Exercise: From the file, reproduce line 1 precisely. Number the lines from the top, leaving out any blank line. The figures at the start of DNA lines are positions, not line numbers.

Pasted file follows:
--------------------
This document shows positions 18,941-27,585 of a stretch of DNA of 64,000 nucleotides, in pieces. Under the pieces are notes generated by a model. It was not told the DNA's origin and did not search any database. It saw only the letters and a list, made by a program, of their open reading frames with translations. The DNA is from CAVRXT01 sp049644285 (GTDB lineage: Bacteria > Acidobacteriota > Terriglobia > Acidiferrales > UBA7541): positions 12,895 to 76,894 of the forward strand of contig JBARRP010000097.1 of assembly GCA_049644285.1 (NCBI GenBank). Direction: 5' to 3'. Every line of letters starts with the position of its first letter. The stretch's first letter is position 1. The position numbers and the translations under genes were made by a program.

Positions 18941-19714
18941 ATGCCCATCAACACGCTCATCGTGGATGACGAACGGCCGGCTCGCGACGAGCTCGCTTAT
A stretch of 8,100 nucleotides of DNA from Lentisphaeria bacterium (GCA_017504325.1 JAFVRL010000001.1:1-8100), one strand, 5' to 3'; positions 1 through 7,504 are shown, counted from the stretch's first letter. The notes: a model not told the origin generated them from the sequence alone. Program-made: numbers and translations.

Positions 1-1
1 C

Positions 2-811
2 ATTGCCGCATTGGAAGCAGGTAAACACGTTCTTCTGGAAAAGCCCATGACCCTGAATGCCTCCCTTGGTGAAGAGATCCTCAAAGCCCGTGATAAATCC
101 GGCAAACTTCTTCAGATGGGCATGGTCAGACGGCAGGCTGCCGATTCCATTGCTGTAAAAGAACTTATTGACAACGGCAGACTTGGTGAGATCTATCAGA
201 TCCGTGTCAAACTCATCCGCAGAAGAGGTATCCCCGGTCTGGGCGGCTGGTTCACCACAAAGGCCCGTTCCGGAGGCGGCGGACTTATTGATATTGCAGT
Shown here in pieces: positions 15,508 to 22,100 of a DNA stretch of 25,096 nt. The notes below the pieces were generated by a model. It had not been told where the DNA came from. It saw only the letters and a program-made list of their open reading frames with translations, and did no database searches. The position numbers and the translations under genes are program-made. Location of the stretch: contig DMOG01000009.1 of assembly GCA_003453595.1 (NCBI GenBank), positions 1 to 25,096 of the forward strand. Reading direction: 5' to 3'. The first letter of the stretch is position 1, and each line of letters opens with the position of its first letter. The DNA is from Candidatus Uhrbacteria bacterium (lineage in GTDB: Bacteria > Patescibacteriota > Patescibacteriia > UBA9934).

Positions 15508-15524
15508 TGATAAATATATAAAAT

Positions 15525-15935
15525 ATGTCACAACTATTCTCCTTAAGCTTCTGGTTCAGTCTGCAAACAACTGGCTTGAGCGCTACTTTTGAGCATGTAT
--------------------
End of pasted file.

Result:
This document shows positions 18,941-27,585 of a stretch of DNA of 64,000 nucleotides, in pieces. Under the pieces are notes generated by a model. It was not told the DNA's origin and did not search any database. It saw only the letters and a list, made by a program, of their open reading frames with translations. The DNA is from CAVRXT01 sp049644285 (GTDB lineage: Bacteria > Acidobacteriota > Terriglobia > Acidiferrales > UBA7541): positions 12,895 to 76,894 of the forward strand of contig JBARRP010000097.1 of assembly GCA_049644285.1 (NCBI GenBank). Direction: 5' to 3'. Every line of letters starts with the position of its first letter. The stretch's first letter is position 1. The position numbers and the translations under genes were made by a program.